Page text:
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It's common to want to split up large files and the usual method is to use split(1).
If you have a 10GiB file, you'll need 10GiB of free space.
Then the OS has to read 10GiB and write 10GiB (usually on the same filesystem).
This takes AGES.
The command uses a set of loop block devices to create fake chunks, but without making any changes to the file.
This means the file splitting is nearly instantaneous.
The example creates a 1GiB file, then splits it into 16 x 64MiB chunks (/dev/loop0 .. loop15).
Note: This isn't a drop-in replacement for using split. The results are block devices.
tar and zip won't do what you expect when given block devices.
These commands will work:
gzip -9 < /dev/loop6 > part6.gz
cat /dev/loop10 > /media/usb/part10.bin
Output should be two JPG files named like "output-1.jpg" and "output-2.jpg". The convert command is part of ImageMagick so you'll need that and dependent packages installed to use it.
Avoiding a for loop brought this time down to less than 3 seconds on my old machine. And just to be clear, 33554432 = 8192 * 4086.
Is this not the same
Use vim's diff mode to edit two or more files in one window. The '+diffoff!' turns off diff highlighting when the session is started.
Use ctrl+w + ctrl+w to switch between windows.
Will split the std input lines into files grouped by the 5th column content.
Loops over array of a system var, splits its values and puts the values into %A, %B, %C, %D, and so on.
Create array before, like
Be sure to replace %A, %B, etc. with %%A, %%B, etc. when using this from inside of batch files.
i have a large video file, 500+ MB, so i cant upload it to flickr, so to reduce the size i split it into 2 files. the command shows the splitting for the first file, from 0-4 minutes. ss is start time and t is duration (how long you want the output file to be).
credit goes to philc: http://ubuntuforums.org/showthread.php?t=480343
NOTE: when i made the second half of the video, i got a *lot* of lines like this:
frame= 0 fps= 0 q=0.0 size= 0kB time=10000000000.00 bitrate= 0.0kbit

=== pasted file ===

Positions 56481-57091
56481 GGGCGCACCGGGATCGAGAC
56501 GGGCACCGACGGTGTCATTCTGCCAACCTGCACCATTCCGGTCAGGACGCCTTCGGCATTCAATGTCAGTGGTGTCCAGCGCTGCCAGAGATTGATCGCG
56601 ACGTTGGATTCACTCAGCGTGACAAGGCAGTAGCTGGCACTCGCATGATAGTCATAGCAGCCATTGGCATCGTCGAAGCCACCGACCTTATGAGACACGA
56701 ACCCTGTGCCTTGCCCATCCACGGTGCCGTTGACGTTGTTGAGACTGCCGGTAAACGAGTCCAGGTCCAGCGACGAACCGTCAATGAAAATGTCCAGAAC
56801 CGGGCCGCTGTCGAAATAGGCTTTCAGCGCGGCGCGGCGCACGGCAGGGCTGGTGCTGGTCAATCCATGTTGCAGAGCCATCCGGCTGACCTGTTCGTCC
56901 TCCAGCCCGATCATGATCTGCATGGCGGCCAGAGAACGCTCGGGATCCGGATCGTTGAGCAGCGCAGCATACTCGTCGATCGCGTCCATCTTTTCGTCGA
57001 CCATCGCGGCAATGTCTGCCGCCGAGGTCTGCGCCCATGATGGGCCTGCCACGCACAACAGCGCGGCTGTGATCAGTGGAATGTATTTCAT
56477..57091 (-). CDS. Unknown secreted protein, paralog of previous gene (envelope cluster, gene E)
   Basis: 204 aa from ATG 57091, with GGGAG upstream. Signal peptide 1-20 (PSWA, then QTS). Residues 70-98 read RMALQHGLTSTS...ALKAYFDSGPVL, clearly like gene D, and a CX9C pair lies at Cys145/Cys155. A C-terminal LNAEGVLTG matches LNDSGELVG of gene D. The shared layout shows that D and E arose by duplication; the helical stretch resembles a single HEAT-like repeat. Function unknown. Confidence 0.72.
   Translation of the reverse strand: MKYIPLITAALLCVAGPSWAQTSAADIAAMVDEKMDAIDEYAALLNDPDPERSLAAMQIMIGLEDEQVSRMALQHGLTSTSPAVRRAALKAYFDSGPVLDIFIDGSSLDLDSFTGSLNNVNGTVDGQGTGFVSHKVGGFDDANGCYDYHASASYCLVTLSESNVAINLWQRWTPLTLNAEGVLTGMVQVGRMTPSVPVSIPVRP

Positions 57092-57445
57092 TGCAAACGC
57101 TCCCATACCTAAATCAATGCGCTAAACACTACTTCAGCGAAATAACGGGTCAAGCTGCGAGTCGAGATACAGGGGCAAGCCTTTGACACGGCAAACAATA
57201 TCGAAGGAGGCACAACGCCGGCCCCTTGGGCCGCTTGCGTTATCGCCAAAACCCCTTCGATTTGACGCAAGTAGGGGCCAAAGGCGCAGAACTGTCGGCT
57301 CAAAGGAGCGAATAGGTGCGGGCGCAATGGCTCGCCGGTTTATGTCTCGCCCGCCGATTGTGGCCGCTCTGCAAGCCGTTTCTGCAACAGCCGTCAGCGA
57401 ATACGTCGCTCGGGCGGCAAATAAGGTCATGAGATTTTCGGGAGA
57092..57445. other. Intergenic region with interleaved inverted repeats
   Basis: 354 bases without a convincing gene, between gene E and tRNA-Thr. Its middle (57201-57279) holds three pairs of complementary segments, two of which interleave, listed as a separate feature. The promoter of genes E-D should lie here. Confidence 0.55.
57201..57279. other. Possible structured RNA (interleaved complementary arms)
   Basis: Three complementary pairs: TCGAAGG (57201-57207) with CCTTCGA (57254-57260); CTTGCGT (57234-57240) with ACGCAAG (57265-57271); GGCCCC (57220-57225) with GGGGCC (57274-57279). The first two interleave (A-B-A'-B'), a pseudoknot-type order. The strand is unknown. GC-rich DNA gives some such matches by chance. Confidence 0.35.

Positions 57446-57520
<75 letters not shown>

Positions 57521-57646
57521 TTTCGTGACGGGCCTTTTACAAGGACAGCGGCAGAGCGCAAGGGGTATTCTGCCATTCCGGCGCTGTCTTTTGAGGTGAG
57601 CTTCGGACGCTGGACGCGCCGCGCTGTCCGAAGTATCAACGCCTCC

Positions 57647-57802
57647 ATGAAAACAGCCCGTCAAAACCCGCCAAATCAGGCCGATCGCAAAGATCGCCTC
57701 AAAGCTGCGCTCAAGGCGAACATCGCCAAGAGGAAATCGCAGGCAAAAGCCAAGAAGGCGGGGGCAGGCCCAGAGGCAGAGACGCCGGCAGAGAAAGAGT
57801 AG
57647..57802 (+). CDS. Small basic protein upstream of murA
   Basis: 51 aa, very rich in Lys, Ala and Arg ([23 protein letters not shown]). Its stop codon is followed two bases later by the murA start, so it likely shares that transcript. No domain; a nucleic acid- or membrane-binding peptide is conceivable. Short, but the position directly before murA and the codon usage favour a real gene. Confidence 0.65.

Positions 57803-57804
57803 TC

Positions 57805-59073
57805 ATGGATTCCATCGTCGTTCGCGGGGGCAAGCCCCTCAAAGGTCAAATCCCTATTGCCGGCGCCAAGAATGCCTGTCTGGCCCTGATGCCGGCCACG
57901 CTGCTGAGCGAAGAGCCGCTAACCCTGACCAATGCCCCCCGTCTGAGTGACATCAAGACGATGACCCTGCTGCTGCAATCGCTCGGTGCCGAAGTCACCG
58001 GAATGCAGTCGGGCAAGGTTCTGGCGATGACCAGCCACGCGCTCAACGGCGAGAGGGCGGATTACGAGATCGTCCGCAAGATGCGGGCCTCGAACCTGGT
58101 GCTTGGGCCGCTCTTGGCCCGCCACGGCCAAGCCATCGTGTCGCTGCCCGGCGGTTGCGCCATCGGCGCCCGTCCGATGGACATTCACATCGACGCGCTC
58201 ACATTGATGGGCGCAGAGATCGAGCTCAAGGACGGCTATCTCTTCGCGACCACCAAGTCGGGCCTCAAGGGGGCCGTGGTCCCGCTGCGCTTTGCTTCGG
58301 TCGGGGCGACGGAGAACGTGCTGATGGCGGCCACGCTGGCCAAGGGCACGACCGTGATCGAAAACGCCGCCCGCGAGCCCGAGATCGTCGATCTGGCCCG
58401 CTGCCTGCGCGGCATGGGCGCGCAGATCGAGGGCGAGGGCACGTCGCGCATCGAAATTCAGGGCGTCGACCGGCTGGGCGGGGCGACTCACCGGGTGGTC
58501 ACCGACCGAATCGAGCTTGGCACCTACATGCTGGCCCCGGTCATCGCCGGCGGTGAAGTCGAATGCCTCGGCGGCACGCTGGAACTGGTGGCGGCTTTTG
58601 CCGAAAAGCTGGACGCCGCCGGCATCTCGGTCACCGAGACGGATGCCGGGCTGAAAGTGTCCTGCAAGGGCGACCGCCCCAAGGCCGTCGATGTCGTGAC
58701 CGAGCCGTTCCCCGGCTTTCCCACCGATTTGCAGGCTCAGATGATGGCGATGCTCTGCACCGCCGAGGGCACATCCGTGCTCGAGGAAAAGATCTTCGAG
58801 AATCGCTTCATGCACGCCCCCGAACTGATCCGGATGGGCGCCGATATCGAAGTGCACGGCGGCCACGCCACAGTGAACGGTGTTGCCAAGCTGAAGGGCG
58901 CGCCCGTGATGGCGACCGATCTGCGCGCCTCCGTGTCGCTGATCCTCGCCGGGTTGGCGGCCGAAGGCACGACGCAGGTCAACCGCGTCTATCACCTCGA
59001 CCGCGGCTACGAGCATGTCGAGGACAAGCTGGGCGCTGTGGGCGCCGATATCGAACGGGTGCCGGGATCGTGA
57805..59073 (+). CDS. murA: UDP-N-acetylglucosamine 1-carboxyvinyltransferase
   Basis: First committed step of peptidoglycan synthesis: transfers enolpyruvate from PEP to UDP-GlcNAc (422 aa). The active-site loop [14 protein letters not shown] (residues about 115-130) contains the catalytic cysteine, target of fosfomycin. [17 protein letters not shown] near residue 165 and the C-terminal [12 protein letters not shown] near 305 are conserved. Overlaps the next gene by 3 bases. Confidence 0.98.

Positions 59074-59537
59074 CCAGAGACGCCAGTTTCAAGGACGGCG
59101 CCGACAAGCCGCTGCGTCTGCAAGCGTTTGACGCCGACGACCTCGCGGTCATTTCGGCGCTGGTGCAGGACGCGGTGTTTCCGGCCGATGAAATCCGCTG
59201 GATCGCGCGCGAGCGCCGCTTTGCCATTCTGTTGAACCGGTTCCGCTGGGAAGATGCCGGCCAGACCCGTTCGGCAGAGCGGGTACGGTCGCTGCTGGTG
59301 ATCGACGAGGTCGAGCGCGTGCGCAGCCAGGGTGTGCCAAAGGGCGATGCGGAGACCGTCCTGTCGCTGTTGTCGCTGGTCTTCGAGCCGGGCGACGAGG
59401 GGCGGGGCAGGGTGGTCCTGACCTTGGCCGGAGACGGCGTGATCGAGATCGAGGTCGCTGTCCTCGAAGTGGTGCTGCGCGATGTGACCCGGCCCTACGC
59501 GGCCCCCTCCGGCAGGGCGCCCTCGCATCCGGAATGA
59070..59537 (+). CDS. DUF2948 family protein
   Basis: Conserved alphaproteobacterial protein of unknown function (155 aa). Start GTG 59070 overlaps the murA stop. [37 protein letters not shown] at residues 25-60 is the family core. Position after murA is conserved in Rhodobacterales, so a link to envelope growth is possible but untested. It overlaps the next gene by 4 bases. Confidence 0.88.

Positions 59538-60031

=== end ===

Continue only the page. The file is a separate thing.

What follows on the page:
just be patient, it is working =)
Open files in tabs
-o acts like :spit. Use -O (capital o) for side-by-side like :vsplit. Use vim -d or vimdiff if you need a diff(1) comparison.
To split gnu Screen instead of vim, use ^A S for horizontal, ^A | for vertical.
This is just a little snippit to split a large file into smaller chunks (4mb in this example) and then send the chunks off to (e)mail for archival using mutt.
I usually encrypt the file before splitting it using openssl:
openssl des3 -salt -k <password> -in file.tgz -out file.tgz.des3
To restore, simply save attachments and rejoin them using:
cat file.tgz.* > output_name.tgz
and if encrypted, decrypt using:
openssl des3 -d -salt -k <password> -in file.tgz.des3 -out file.tgz
edit: (changed "g" to "e" for political correctness)
bs = buffer size (basically defined the size of a "unit" used by count and skip)
count = the number of buffers to copy (16m * 32 = 1/2 gig)
skip = (32 * 2) we are grabbing piece 3...which means 2 have already been written so skip (2 * count)
i will edit this later if i can to make this all more understandable
Create a tar file in multiple parts if it's to large for a single disk, your filesystem, etc.
Rejoin later with `cat .tar.*|tar xf -`
a - archive
m5 - compression level, 0= lowest compression...1...2...3...4...5= max compression
-v5M split the output file in 5 megabytes archives, change to 700 for a CD, or 4200 for a DVD
R recursive for directories, do not use it for files
It's better to have the output of a compression already split than use the 'split' command after compression, would consume the double amount of disk space. Found at http://www.ubuntu-unleashed.com/2008/05/howto-create-split-rar-files-in-ubuntu.html